The concept of “data viz,” short for “data visualization,” has become increasingly common in recent years, yet it is still a relatively new field.
With the vast array of information and multitude of analytical tools available to everyone today, we are inundated with reports full of financial figures, performance stats, trends – in other words, data.
Data viz, or visual imaging, should make it easier to understand the data.
I wrote “should” because I come across so many visualizations that either misleading the viewer or oversimplify the information.
As someone who constantly deals with the need to gather information and translate it into the “language” of those who will view it – I think visual imaging at its best is a way of communicating between the analyst and the end user that is engaging, presents insights, and imparts wisdom.
If we think about it, in ancient times people used paintings to transmit information. In ancient cave paintings you can find drawings of animals that have been found in the area, their quantities, sizes, etc. In the more modern era, you can find visualizations of information, from 17th-century maps to the invention of the pie chart in the early 19th century to today’s dynamic visualizations.
The idea has always been to transfer potentially large amounts of data in a comprehensible way – analyzed and presented so that it will be understood by its intended audience.
One example of data visualization is a geographical , easily compare its location on the planet, the ratio of size and distance between it and all the others. Another example is a map of the planets. Even without understanding the true magnitudes of the bodies themselves, we can understand where the Earth is located, how big it is relative to the others, and the relative distance of each from the sun.
Regarding the pie chart, since its invention many more graphs have emerged –even some new ones in recent years. The more data there is, the more creative ways are needed to present it all clearly.
Because of the way the human brain processes information, using charts or graphs makes it easier to understand large amounts of complex data – it is much easier than understanding spreadsheets or reports.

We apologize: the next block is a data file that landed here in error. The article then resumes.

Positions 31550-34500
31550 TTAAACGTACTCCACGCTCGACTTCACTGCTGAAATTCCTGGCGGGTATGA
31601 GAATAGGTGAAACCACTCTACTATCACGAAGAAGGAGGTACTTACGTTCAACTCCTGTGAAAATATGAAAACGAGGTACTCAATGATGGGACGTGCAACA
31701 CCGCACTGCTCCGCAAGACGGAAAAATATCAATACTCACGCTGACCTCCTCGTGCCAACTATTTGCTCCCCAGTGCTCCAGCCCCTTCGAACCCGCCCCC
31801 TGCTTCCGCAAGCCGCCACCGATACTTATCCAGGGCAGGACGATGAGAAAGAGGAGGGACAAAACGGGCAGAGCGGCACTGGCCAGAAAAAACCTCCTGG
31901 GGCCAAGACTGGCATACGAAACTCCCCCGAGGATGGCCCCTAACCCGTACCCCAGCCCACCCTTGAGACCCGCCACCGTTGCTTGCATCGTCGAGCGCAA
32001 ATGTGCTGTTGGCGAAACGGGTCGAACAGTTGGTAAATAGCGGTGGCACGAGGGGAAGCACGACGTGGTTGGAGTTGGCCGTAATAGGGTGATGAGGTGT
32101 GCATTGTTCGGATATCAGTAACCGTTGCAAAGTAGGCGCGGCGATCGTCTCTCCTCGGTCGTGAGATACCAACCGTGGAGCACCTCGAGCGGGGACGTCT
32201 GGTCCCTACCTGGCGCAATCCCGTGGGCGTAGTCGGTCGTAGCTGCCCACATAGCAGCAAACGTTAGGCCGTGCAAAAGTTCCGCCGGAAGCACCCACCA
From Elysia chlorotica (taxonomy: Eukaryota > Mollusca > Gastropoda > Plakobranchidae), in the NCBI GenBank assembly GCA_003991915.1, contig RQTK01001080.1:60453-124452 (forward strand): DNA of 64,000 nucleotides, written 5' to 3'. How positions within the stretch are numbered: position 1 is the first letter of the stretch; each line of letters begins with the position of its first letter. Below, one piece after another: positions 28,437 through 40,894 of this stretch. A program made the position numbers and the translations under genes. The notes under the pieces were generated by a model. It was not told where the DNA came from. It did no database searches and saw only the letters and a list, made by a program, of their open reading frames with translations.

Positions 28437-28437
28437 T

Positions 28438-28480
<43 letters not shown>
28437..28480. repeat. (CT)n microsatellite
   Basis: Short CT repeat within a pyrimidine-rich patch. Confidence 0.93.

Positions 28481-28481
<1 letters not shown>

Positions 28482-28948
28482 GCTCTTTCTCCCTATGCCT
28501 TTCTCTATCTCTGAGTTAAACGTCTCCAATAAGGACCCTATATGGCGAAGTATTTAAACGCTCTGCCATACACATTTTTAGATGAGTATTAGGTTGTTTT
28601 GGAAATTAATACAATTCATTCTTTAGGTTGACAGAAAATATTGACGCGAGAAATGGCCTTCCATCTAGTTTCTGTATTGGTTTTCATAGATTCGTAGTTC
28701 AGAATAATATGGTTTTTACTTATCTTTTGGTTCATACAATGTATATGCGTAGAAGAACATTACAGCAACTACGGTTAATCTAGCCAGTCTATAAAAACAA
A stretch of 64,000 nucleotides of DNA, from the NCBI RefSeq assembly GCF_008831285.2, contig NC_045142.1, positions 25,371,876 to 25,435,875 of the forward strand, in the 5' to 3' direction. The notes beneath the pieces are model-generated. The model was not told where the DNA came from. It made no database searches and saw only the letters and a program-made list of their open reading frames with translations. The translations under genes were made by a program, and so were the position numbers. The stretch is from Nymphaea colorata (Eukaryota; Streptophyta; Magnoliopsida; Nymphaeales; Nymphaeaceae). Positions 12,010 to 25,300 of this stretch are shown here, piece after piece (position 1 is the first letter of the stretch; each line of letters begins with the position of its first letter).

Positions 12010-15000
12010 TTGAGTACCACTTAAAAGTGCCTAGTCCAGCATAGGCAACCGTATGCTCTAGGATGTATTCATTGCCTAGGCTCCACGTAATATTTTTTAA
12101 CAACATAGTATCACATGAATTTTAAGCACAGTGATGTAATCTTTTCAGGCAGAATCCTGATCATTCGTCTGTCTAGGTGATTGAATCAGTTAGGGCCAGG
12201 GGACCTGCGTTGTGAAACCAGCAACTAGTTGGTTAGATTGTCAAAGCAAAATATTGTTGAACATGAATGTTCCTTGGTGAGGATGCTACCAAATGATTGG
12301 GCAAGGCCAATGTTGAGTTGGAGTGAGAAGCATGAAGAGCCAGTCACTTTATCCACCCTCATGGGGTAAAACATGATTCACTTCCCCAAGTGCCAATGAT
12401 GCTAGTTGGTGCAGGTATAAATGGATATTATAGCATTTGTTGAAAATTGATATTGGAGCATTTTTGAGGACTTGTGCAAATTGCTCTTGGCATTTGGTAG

Data visualization is a quick and easy way to convey concepts universally – sometimes even regardless of language and culture.
For example: electricity bills in Israel show usage figures comparing the different months of the year and the average consumption in the region.
This analysis can be easily understood both by someone who does not speak fluent Hebrew, and by someone who does not really like or know how to delve into numbers.
In the business world, the use of visual imaging is an important component of analyses such as identifying areas that need attention or improvement, illustrating factors that influence customer behavior, predicting sales volumes, comparisons between employee wages, and much more.
Not only quantitative data, but also qualitative data can be translated: customer satisfaction, quality assurance operations, employee satisfaction, etc.
Let’s assume we have data of all the company’s sales in the last year.
Here we need to consider several issues:
We need to consider a number of other factors as well: is the presentation a one-time thing or do we want it to be updated regularly? Which tool are going to you to present the data?
In my opinion, the main reason for unsuccessful imaging is the attempt to concentrate too much or too little information in a single visualization.
Another important reason is a misunderstanding of how the human brain perceives attitude, color, and form.
Data imaging requires familiarity with three areas: analytics, aesthetics and neuroscience.
Analytics – It is not enough to know how to analyze data. When imaging is made, it should bring insights and conclusions, not just an analysis of information
This is a sample of a very typical data set.
It can be found in any business. This data set can vary. Each column here can contain a different type of data:
Column 1 : Products, projects, serial numbers etc.
Column 2: Date of the transaction, sale, acquisition etc.
Column 3: Order id, sales person, division etc.
Column 4: Department, region, country, office, etc.
Column 5: The actual values: sales, units etc.
Column 6: in this case – profit.
The data originally included many lines of data – one line for each item sold.
A total of 2,032 rows can be reduced to 12 rows with a header row – this is a Pivot table that aggregates all the sales for each month.
It presents all the “big numbers” in K$ (divides to thousand, the number of thousands).
This way, we can make some sense out of the data.
Before – it was hard to tell what the numbers meant to the business. Now, we have something to start analyzing.
Chart “A” is a visual representation of the data in the pivot table above.
Do we get any new information? Yes – we can see clearly that there was a pick in sales during June, July & August.
Is there a story there? do we know what caused the pick? what did we do well and need to repeat?
In Chart ‘B”, there is a story:
We can see what insight the data presenter wants us to understand.
We understand what was th “turning point in the plot”, and we can have a plan for the future.
We know what needs to be done!
The presenter told us the whole story in a clear manner and gave us a workable plan – all in one chart!